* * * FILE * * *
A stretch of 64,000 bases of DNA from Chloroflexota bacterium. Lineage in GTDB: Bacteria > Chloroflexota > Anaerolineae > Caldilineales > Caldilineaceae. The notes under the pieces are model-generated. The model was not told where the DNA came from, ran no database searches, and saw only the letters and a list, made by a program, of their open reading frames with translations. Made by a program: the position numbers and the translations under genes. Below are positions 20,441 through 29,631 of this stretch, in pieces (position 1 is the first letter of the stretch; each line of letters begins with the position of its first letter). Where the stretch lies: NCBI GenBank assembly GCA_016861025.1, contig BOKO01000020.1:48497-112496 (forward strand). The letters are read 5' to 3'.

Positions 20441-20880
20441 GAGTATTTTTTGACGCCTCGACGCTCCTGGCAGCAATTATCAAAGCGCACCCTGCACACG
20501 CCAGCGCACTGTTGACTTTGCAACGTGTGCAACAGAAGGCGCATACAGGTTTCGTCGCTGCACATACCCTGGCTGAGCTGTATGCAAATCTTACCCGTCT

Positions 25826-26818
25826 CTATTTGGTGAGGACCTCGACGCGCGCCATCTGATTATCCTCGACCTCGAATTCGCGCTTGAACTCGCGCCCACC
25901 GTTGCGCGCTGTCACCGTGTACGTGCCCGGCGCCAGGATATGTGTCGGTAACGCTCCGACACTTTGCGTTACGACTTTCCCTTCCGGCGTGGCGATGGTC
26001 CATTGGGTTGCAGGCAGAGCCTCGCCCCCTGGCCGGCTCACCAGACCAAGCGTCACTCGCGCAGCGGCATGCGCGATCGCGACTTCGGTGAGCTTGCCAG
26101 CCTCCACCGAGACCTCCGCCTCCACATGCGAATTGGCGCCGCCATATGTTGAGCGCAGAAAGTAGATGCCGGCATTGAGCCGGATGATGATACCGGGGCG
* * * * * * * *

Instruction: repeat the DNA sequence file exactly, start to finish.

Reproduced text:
A stretch of 64,000 bases of DNA from Chloroflexota bacterium. Lineage in GTDB: Bacteria > Chloroflexota > Anaerolineae > Caldilineales > Caldilineaceae. The notes under the pieces are model-generated. The model was not told where the DNA came from, ran no database searches, and saw only the letters and a list, made by a program, of their open reading frames with translations. Made by a program: the position numbers and the translations under genes. Below are positions 20,441 through 29,631 of this stretch, in pieces (position 1 is the first letter of the stretch; each line of letters begins with the position of its first letter). Where the stretch lies: NCBI GenBank assembly GCA_016861025.1, contig BOKO01000020.1:48497-112496 (forward strand). The letters are read 5' to 3'.

Positions 20441-20880
20441 GAGTATTTTTTGACGCCTCGACGCTCCTGGCAGCAATTATCAAAGCGCACCCTGCACACG
20501 CCAGCGCACTGTTGACTTTGCAACGTGTGCAACAGAAGGCGCATACAGGTTTCGTCGCTGCACATACCCTGGCTGAGCTGTATGCAAATCTTACCCGTCT

Positions 25826-26818
25826 CTATTTGGTGAGGACCTCGACGCGCGCCATCTGATTATCCTCGACCTCGAATTCGCGCTTGAACTCGCGCCCACC
25901 GTTGCGCGCTGTCACCGTGTACGTGCCCGGCGCCAGGATATGTGTCGGTAACGCTCCGACACTTTGCGTTACGACTTTCCCTTCCGGCGTGGCGATGGTC
26001 CATTGGGTTGCAGGCAGAGCCTCGCCCCCTGGCCGGCTCACCAGACCAAGCGTCACTCGCGCAGCGGCATGCGCGATCGCGACTTCGGTGAGCTTGCCAG
26101 CCTCCACCGAGACCTCCGCCTCCACATGCGAATTGGCGCCGCCATATGTTGAGCGCAGAAAGTAGATGCCGGCATTGAGCCGGATGATGATACCGGGGCG